The Boulby potash mine in North Yorkshire, operated by Israel Chemicals Ltd (ICL) since 2001, is set to become the world’s first dedicated polyhalite mine this year as the company phases out potassium chloride production.
Potash Analyst Humphrey Knight and Fertilizer Demand Analyst Rajiv Ram were invited to visit the Boulby site ahead of the most radical restructuring in the mine’s nearly 50-year history.
Potassium chloride and polyhalite at ICL
Potassium chloride (MOP) is the world’s most popular potash fertilizer with global sales totalling about 66 Mt in 2017. ICL is the world’s sixth largest MOP producer, with 2017 deliveries exceeding 5 Mt from its operations in Israel, Spain and at Boulby. Polyhalite is a hydrated potassium, magnesium, calcium sulphate mineral (marketed by ICL as PolysulphateTM) with total global deliveries currently orders of magnitude lower at about 0.3 Mt/y. It is most similar to other potassium magnesium sulphate (SOPM) fertilizers such as langbeinite and schöenite.
ICL’s UK subsidiary, also known as Cleveland Potash, is currently the world’s only polyhalite producer. The company began marketing the mineral as a fertilizer under the brand name PolysulphateTM in 2012 from the Boulby site. To date it has witnessed impressive sales growth of around 50% per year. Nevertheless, the move to dedicated polyhalite production represents significant challenges as ICL bets on increasing PolysulphateTM production to 1 Mt/y by 2020 (with an option of increasing this to 3 Mt/y by 2030) returning the ageing mine to profitability.
With the switch to sole polyhalite production scheduled for July this year, ICL undertook its first PolysulphateTM analyst and media site visit. It provided the perfect opportunity for Potash Analyst, Humphrey Knight, and Fertilizer Demand Analyst, Rajiv Ram, to see what has already changed at Boulby and what challenges remain as the mine undergoes the most radical restructuring in its nearly 50-year history.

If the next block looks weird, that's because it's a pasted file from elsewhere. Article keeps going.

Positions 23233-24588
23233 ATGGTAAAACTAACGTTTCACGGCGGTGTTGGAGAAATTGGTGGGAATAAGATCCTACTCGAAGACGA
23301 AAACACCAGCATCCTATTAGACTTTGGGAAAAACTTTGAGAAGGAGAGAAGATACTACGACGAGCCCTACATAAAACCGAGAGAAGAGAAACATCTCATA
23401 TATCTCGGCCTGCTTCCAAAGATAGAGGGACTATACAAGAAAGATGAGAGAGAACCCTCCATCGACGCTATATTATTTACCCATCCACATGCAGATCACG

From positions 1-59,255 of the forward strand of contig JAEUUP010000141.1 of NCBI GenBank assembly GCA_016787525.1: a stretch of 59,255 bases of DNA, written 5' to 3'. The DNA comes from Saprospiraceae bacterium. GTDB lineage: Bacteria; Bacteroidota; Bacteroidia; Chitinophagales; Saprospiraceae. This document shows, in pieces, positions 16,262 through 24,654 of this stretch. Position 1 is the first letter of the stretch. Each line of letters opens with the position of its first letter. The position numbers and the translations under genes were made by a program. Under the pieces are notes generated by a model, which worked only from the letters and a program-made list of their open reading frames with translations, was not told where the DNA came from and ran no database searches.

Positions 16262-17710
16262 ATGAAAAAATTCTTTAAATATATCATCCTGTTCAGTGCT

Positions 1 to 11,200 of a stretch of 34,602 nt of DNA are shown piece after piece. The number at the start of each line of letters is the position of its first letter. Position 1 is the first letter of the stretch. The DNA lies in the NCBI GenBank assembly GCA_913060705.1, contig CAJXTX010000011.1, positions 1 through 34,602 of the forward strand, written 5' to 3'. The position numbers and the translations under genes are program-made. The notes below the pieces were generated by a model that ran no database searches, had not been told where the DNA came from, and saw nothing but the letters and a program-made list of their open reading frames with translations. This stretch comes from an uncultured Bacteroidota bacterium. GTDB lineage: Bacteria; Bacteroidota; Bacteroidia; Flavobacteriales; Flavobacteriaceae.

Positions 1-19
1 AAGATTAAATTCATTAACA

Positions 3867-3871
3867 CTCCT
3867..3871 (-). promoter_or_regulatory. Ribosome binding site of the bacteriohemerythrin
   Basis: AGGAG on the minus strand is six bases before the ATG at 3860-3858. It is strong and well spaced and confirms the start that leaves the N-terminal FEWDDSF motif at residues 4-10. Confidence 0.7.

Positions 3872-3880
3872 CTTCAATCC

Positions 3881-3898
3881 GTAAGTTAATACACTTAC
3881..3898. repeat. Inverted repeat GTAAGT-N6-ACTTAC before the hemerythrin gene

Why is the Boulby mine switching to polyhalite?
The Boulby mine has extracted potassium chloride from sylvinite ore in the Zechstein Basin deposit since 1973. At its peak the site had an annual capacity of 1 Mt/y MOP. It is a conventional underground shaft mine which uses continuous mining methods at depths of 800 to 1,350m below surface.
Given the age of the mine, underground workings now exceed 80km in length and extend under the North Sea. Production sites or “districts” can be up to a 15km journey from the shafts. Resulting rising costs and lower MOP prices have resulted in potassium chloride production becoming uneconomical.
The main polyhalite layer underlies the sylvinite ore and was first mined as recently as Q4 2011 with a new access ramp constructed in 2008 from the overlying salt layer. Polyhalite production districts are therefore closer to the shaft (around 10km) and should reduce transportation times. ICL plans to shrink underground workings to around 25km lowering mining, transportation and geotechnical costs.